MCC library volunteers Ken Williams and Ray Webster. Photo: Jason South
Cricket fanatics Ray Webster and Ken Williams set out 13 years ago to write brief biographies of all first-class Australian cricketers since 1850.
The Melbourne Cricket Club library volunteers thought they'd finish in a year but it's become an epic partnership. And they've discovered it's not about the cricket.
They've found a Hollywood movie star, a Eureka Stockade participant, a murder victim and war heroes.
And among the 3500 entries, Mr Williams says they're less interested in the Don Bradmans and Dennis Lillees than in giving life to the obscure names on those old score cards.
Before World War I, Sir Norman Gregg represented NSW three times as N.M. Gregg, but as an ophthalmologist in the 1940s, he discovered the link between rubella and birth defects.
In 1890, NSW wicketkeeper Sydney Deane missed touring England after a squabble between NSW and Victorian selectors.
But fame as an actor awaited: Deane made it to Broadway in musical theatre and from 1914 to 1924 starred in 39 Hollywood films including Treasure Island and Last of the Mohicans.
NSW batsman Claude Tozer was a doctor who in World War I was severely wounded in France.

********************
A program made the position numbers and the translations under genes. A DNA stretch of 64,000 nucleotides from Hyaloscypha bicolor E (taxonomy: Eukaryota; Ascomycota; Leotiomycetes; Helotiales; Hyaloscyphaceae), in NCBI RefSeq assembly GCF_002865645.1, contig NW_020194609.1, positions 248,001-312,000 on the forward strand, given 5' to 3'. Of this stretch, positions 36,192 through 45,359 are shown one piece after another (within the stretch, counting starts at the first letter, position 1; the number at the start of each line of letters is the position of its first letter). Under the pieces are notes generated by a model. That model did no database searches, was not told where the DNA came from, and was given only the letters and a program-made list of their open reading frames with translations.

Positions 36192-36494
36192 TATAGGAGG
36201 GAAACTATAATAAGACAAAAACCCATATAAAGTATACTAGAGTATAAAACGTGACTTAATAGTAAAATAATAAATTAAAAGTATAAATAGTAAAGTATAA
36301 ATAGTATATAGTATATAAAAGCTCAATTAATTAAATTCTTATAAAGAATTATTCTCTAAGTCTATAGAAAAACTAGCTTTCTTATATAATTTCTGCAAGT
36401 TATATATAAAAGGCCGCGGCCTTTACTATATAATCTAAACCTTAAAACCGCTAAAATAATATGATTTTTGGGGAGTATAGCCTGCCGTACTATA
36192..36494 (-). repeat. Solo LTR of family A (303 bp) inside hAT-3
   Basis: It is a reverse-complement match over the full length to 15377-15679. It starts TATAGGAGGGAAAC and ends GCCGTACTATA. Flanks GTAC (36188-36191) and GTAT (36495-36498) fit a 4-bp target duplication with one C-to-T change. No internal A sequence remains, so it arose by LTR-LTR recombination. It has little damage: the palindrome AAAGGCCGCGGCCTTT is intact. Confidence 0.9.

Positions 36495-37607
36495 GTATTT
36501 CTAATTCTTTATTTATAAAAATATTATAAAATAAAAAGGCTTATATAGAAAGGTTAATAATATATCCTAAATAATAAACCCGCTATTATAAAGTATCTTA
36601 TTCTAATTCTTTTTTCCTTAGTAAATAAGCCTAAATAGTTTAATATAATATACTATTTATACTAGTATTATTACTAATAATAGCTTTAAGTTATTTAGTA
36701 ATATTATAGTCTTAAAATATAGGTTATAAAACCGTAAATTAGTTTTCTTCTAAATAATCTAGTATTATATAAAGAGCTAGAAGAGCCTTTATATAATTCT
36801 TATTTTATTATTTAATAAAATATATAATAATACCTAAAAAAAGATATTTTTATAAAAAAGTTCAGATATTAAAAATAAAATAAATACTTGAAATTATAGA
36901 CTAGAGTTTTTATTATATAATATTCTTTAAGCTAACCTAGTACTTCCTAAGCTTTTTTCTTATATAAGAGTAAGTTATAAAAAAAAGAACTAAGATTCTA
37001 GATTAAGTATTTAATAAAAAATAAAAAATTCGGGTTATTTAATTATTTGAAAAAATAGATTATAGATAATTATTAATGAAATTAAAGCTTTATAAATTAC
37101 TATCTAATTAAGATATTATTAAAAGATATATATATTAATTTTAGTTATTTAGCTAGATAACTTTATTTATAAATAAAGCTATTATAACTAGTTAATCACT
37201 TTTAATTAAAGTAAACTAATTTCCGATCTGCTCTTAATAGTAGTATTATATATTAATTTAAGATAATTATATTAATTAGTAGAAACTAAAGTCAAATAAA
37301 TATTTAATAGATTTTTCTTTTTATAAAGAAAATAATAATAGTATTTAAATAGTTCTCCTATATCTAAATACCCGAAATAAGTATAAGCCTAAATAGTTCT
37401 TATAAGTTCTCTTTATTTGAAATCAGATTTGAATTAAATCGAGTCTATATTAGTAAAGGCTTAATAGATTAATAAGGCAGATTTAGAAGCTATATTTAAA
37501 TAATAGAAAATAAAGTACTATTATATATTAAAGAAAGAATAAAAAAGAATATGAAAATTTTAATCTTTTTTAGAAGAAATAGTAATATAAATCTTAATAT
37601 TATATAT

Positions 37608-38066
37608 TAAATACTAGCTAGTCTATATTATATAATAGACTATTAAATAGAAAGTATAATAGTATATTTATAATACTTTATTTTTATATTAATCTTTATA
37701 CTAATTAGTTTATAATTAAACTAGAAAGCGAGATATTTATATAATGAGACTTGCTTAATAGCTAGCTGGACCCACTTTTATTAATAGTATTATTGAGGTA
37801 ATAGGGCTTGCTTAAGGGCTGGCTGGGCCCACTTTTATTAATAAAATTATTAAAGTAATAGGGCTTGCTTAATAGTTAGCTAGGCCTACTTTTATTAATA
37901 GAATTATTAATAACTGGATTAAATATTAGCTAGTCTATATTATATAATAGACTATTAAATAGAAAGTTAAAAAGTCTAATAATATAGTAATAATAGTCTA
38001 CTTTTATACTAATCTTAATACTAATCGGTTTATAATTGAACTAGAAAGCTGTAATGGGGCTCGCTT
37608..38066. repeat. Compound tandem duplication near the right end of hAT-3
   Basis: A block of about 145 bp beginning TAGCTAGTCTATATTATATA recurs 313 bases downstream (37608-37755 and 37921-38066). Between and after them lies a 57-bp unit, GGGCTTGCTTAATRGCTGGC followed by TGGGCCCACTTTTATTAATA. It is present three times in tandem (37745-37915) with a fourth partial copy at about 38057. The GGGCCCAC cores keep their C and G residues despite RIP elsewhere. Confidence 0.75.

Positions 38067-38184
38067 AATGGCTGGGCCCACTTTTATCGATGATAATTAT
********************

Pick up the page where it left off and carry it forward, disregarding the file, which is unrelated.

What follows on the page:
After the war he resumed his cricket career and was selected to be NSW captain for a January 1, 1921, match against Queensland, but on December 21, 1920, was shot dead by a deranged female patient.
Victorian off-spinner Frank Thorn was famed for dismissing Donald Bradman for five in a 1939 match against South Australia, thwarting Bradman getting the record of consecutive first-class centuries. Three years later, while serving in World War II as an RAAF pilot, Thorn was shot down by the Japanese over Papua New Guinea. He and his three crewmates' bodies weren't recovered until 2008.
In 1858 batsman Alfred Black represented Victoria in two matches in Tasmania. But four years earlier, he and his brother, George, were key agitators in the Eureka uprising in which about 30 people were killed.
Black died in 1859 in a Ballarat mining accident, aged 23.
Mr Williams' favourite story is of Henry Allison, ''a very obscure cricketer who played a couple of games for Tasmania in the 1850s'' who ran off to the US with his sister-in-law.
He settled in the Washington state wilderness, abandoning in Australia four children and a huge debt. Allison changed his surname to Race, his mother's maiden name, and had six sons. Race became a wealthy farmer on Whidbey Island but in 1881, aged 52, was gored to death by a bull.
Mr Williams and Mr Webster hope to publish the first of six volumes of their A Dictionary of Australian First-Class Cricketers - surnames A-G, pre WWII - early next year. There are two other researchers on the team: Rick Smith of Launceston and Warwick Franks of Bathurst.
They are thinking of limiting the whole project to the years pre-2000 to stop having to add players.
Mr Williams is hopeful of an end, ''if I live long enough''. ''Every year of the past 10 years, we've said, 'next year we'll finish it', and the year's gone by and we're not getting any younger.''